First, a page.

Interested in learning about "SCADA Systems for Large Scale PV Plants" and how they are critically important to your PV project's success?
Issue 10.3, May/Jun '17; Published by/Credited to: SolarPro
STRATEGIES FOR SUCCESS
When conceptualizing a SCADA system, you must consider three major areas: communications between on-site equipment, such as inverters, weather stations and transformers; communications with off-site regulators, such as utilities and grid operators; and communications with off-site stakeholders, including lenders, asset managers and O&M providers. These three distinct areas have overlapping interests, requirements and technical options for the project. If designers do not know or understand the requirements in each area during the design stage, the resulting SCADA system may have gaps or redundancies that will affect long-term operation, diagnostics and reporting.
To better understand where gaps or pain points may exist in the project’s life cycle, we interviewed subject matter experts representing several experienced SCADA providers, including AlsoEnergy, Draker, Nor-Cal Controls and Trimark Associates (see Resources for a Trimark white paper on best practices). Here we summarize common themes from these conversations and share some of our own strategies for success.
Get experts involved early. All the subject matter experts emphasized the importance of engaging a SCADA design consultant in the earliest project stages. From a certain perspective, modules, inverters and racking are the three major pivots for a solar farm, both financially and in terms of delivery. It is common for SCADA design to take a backseat to these big three items, since monitoring and control systems carry a lower price tag and have shorter equipment lead times. Our experience has shown, however, that a fragile SCADA system can bring an otherwise perfectly built PV site to its knees. Improper handling of SCADA design and implementation can hold up important project milestones—such as substantial or final completion—for weeks or months.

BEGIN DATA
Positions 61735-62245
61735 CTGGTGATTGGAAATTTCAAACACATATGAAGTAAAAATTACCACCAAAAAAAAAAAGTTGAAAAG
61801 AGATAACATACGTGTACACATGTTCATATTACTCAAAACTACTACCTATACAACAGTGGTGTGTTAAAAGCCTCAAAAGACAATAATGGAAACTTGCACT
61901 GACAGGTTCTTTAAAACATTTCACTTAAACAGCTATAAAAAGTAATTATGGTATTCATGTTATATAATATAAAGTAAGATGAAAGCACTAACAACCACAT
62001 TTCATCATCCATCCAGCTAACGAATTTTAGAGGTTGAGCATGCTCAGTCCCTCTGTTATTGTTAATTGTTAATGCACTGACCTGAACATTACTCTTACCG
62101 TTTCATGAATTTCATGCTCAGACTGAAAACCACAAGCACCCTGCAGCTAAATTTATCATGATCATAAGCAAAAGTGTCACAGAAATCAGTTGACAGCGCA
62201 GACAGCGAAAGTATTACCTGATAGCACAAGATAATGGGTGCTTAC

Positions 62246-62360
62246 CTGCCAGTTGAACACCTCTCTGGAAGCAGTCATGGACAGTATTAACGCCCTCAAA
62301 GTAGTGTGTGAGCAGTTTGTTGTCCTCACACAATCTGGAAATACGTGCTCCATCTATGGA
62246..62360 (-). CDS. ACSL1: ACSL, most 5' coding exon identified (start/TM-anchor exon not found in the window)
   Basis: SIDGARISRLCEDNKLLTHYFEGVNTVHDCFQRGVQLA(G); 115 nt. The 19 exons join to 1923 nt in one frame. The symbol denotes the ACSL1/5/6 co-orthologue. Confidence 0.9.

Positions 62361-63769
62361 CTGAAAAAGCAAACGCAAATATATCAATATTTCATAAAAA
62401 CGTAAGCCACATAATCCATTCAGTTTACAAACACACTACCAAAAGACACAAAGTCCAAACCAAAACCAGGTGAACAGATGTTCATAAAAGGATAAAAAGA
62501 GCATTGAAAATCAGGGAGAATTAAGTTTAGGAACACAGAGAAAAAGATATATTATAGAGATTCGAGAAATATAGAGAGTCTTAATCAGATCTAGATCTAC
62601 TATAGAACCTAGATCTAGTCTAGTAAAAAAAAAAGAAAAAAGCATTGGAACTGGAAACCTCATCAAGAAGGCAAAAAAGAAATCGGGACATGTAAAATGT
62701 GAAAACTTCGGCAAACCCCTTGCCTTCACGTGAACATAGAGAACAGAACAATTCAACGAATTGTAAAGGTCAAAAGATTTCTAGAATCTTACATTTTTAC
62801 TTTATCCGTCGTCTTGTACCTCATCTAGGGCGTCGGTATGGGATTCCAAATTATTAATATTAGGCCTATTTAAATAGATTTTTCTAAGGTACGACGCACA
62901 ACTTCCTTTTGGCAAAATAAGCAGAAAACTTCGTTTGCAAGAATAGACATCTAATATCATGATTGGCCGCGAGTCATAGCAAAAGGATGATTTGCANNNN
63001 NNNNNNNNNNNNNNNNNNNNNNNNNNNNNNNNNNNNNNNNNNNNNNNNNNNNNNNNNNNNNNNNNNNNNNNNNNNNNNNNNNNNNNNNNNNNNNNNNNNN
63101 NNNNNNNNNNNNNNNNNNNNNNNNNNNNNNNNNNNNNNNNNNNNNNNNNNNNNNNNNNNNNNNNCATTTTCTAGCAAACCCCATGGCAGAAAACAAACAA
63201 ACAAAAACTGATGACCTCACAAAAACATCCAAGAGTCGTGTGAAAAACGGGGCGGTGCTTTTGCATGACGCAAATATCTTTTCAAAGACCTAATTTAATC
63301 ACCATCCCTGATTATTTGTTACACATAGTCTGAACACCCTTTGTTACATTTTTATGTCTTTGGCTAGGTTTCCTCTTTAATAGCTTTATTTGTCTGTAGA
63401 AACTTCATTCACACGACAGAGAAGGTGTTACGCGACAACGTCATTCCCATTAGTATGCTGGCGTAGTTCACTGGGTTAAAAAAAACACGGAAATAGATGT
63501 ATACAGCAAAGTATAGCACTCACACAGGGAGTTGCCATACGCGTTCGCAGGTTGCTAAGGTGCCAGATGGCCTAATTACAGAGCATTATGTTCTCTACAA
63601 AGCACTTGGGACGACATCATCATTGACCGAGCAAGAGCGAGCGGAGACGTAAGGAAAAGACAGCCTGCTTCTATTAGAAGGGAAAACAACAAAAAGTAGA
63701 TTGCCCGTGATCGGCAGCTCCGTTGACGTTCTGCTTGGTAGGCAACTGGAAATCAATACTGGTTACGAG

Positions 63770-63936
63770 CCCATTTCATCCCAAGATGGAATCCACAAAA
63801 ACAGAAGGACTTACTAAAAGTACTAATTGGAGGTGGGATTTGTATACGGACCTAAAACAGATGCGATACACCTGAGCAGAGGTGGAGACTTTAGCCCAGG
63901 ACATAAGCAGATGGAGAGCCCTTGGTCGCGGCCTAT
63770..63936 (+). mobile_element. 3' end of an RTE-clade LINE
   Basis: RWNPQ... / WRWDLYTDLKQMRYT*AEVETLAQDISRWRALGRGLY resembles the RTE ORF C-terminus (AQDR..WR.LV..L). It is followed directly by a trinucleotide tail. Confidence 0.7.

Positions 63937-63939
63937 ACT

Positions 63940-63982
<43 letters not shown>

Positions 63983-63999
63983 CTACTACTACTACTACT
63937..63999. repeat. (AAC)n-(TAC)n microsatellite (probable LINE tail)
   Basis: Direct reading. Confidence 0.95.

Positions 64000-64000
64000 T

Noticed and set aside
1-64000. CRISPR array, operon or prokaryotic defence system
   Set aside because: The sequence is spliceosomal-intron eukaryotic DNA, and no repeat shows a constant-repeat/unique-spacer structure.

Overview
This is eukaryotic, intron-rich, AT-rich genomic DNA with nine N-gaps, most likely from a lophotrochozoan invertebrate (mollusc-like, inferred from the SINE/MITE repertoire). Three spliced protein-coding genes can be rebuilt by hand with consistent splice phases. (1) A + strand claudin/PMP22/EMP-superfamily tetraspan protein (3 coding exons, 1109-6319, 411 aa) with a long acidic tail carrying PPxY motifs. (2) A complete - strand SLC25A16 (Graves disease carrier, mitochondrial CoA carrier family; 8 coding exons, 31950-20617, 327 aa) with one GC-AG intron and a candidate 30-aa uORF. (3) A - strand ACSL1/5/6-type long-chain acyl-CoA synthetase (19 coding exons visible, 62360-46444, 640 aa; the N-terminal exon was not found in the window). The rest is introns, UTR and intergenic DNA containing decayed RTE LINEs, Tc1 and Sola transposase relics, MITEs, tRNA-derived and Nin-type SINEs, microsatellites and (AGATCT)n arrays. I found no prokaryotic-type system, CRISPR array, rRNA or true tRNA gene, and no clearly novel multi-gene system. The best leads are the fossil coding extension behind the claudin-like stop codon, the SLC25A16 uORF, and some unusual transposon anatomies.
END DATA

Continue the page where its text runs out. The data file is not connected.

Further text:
Regardless of whose system ultimately gets installed at the new power plant, project developers need to engage a SCADA consultant as soon as generator interconnection agreement negotiations begin, as these will determine the project’s monitoring, control, security and data storage needs. According to Gregg Barchi, the East Coast sales director for Draker: “There needs to be an industry-wide paradigm shift with regard to monitoring. The earlier we get involved, the better. If an NDA [nondisclosure agreement] needs to be in place for this to happen, we can do that.”
Scott McKinney is the senior marketing manager at Trimark Associates, a SCADA solutions provider headquartered in Folsom, California. He notes that it is important to establish fiber-optic specifications early in the project: “Regardless of the type of inverter system, the network structure is based on the specified number of strands, fiber type and connector type. Making the wrong assumptions and failing to ensure compatibility between all components can result in extra costs and project delays.”
In addition to supporting decisions about the fiber-optic system, an early collaboration with a SCADA provider can also bring clarity to other aspects of the data collection network. Stakeholders need to discuss other communication cables and connector types, software compatibility, security protocols, encryption requirements and component selection. The sooner they finalize these decisions, the better off everyone will be in terms of managing the capital costs and the project schedule.